We lost our power at 6 p.m. on Wednesday. We had just finished making dinner and out it went. It had flickered a few times, so we got out the lanterns and turned on some battery operated candles just in case. Then we heard a huge POP and the house went dark. We ate in candlelight and hoped that it would come on. It didn't. Our neighbor across the street did not lose power so he invited us over to hang out. We enjoyed his lights and heat, but then it was time to go home.
We decided to all snuggle into Casey's room. The boys slept on the floor and Pedar and I in Casey's full-sized bed. It was cozy. Curly was upset by the dark. He whimpered a lot and it took a bit to get him to calm down. We all finally went to sleep. I was hoping that at some point the power would come on and I would have to go around and turn off lights. It didn't. Around 3 a.m. I woke up to the sound of swish-swish, swish-swish. The nylon material of Casey's sleeping bag and his constant moving was making a crazy amount of noise.
I was angry. I yelled, "Who is doing that? Stop it!" They were all asleep. They woke up and said, "Why are you yelling? Stop yelling!"
I wasn't very nice. I feel bad about that. I'm not the best in the middle of the night. I wasn't sleeping well in Casey's bed and the boys sleeping bag noises kept me up. I got up and left the room. Erik and Curly followed me into my bed. Pedar went to Erik's and Casey got into his bed.
Just as I was about to fall asleep, the lights flashed on. I was so excited! I said to Erik, "Yeah! I'll go turn the lights off!" And then they flashed off and never came back on.
Thursday morning we all go ready for school and work in the cold and dark. I was dragging. I just felt tired and a little sad about the power outage. I just wanted to stay in bed but I knew that at least at work I would have heat and light. The house got down to about 60 degrees, which isn't too bad. I got off work a little early to get the boys and take them skating. It has been days of rain and no playing outside and we all needed a little break. Pedar met us at home. We all hoped that when we got back later, the power would be back on.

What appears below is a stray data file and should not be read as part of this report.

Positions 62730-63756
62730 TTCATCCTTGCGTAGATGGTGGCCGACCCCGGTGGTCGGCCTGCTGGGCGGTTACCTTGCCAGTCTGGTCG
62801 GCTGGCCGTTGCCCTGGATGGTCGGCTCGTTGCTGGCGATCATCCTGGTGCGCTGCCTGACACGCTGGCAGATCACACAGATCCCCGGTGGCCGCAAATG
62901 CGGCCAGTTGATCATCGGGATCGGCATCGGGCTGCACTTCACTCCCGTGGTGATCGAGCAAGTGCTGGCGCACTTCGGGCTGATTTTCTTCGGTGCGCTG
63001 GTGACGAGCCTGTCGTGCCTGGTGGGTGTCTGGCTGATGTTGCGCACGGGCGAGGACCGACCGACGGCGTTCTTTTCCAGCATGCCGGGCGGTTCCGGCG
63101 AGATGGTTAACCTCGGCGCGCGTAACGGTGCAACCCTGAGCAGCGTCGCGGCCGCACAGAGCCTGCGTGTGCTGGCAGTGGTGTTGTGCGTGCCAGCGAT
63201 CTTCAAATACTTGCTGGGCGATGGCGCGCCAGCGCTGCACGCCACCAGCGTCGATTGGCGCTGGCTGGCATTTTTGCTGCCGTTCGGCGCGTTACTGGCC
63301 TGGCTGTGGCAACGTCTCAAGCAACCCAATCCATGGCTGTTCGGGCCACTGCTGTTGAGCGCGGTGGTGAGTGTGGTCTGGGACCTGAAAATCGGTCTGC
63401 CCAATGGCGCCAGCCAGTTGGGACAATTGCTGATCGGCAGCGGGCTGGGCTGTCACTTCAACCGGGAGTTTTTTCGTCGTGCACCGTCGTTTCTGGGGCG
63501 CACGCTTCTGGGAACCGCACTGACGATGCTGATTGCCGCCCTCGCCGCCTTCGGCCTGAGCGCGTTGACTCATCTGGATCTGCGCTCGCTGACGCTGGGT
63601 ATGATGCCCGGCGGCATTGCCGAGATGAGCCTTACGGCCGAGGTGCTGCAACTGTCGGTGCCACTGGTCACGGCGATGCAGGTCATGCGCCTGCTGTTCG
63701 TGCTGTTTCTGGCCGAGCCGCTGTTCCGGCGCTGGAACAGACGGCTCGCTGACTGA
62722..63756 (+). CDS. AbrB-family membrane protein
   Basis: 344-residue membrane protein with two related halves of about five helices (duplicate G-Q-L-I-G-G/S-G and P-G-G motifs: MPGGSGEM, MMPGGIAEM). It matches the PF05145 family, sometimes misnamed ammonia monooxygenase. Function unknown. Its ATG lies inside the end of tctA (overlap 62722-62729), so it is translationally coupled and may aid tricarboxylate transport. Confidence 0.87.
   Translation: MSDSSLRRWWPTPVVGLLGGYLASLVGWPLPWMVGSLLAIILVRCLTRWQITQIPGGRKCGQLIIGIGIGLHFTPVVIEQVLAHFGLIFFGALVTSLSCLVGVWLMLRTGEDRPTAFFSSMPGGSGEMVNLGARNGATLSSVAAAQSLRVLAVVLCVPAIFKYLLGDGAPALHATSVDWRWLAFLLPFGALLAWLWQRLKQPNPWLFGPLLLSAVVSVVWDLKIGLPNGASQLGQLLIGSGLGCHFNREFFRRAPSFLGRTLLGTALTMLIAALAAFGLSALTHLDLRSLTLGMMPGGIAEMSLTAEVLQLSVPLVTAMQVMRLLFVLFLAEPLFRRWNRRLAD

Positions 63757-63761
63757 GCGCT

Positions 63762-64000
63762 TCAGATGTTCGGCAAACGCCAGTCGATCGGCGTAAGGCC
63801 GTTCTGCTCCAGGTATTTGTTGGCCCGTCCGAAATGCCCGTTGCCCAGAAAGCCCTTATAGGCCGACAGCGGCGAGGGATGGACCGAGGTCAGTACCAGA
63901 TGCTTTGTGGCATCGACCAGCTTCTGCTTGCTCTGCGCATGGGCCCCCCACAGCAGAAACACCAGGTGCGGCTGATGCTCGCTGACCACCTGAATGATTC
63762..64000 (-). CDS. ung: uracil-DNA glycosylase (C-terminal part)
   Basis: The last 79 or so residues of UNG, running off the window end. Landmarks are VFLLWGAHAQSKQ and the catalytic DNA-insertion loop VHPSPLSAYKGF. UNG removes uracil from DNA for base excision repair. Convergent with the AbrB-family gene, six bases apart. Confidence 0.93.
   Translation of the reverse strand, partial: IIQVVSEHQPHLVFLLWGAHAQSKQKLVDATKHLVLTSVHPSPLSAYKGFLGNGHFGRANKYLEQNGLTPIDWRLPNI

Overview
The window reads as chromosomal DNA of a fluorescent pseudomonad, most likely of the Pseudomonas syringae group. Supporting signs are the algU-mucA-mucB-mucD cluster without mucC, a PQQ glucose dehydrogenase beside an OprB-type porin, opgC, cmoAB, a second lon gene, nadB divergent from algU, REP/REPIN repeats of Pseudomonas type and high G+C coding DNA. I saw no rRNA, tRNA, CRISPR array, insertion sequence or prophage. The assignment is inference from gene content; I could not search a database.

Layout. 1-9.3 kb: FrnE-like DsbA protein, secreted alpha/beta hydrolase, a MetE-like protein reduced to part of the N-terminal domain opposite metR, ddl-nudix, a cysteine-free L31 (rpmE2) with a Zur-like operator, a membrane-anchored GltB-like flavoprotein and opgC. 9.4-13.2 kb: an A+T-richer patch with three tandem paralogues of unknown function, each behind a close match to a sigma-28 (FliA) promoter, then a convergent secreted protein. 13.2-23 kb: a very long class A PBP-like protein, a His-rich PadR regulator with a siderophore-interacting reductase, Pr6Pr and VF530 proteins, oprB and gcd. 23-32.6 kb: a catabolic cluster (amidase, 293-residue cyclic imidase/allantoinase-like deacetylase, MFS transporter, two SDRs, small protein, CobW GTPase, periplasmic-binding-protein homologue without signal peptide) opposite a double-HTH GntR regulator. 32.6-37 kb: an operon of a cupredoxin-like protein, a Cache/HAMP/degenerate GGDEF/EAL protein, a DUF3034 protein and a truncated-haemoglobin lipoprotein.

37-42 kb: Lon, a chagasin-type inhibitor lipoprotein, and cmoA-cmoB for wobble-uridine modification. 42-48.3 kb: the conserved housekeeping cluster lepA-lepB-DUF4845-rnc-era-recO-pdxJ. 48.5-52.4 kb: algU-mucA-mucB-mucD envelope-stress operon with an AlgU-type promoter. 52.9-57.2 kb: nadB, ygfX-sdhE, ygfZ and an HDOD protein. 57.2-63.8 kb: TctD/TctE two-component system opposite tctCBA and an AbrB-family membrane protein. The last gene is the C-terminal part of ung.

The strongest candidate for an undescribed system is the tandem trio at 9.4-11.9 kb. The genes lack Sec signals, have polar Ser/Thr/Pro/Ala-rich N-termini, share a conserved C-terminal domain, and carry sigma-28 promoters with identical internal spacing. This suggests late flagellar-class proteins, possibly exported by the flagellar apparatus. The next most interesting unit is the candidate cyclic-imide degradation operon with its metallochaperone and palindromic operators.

We skated from 4 p.m to 6 p.m. It was so much fun. We got word while we were out that the power came back on! Yeah! The house would be warm and the lights would be on when we arrived. It was really nice to run the dishwasher and do some laundry and turn on lights. I was so grateful.
Today is inauguration day. Dan Rather said:
I have never seen my country on an inauguration day so divided, so anxious, so fearful, so uncertain of its course.
I have never seen a transition so divisive with cabinet picks so encumbered by serious questions of qualifications and ethics.
I have never seen the specter of a foreign foe cast such a dark shadow over the workings of our democracy.
I have never seen an incoming president so preoccupied with responding to the understandable vagaries of dissent and seemingly unwilling to contend with the full weight and responsibilities of the most powerful job in the world.
I have never seen such a tangled web of conflicting interests.
Despite the pageantry of unity on display at the Capitol today, there is a piercing sense that we are entering a chapter in our nation's evolving story unlike one ever yet written.
Mr. Trump's delivery was staccato and there was very little eye contact as he seemed to be reading carefully from a teleprompter. His words and tone were angry and defiant. He is still in campaign mode and nary a whiff of a unifying spirit. There was little or nothing of uplift - the rhetoric of Washington, Lincoln, Roosevelt, Kennedy, or Reagan. We heard a cavalcade of slogans and one liners, of huge promises to "bring back" an America - whatever that really means to many who look at our history and see progress in our current society.
The speech started with a message of an establishment in Washington earning riches on the back of struggling families across the country. It was an odd note, considering the background of many of his cabinet picks. President Trump painted a very dark picture of the current state of our nation, beset by gangs and drugs and violence, regardless of what the data shows. His words swelled with his economic populism and the nationalism of "America first." The applause was sparse, and I imagine many more being turned off, even sickened, rather than inspired by what our new President had to say. P
It bears remembering that one never can predict the arc of a presidency. It is an office that is far too often shaped by circumstance well beyond its occupant's control. Those challenges, wherever and however they may rise, now will fall on the desk of President Trump. We can only see what will happen. We hope, for the security and sanctity of our Republic, that Mr. Trump will respond to the challenges with circumspection and wisdom. Today's rhetoric was not reassuring.
I am choosing to focus on truth, kindness and unconditional love. I am choosing to research, read and listen.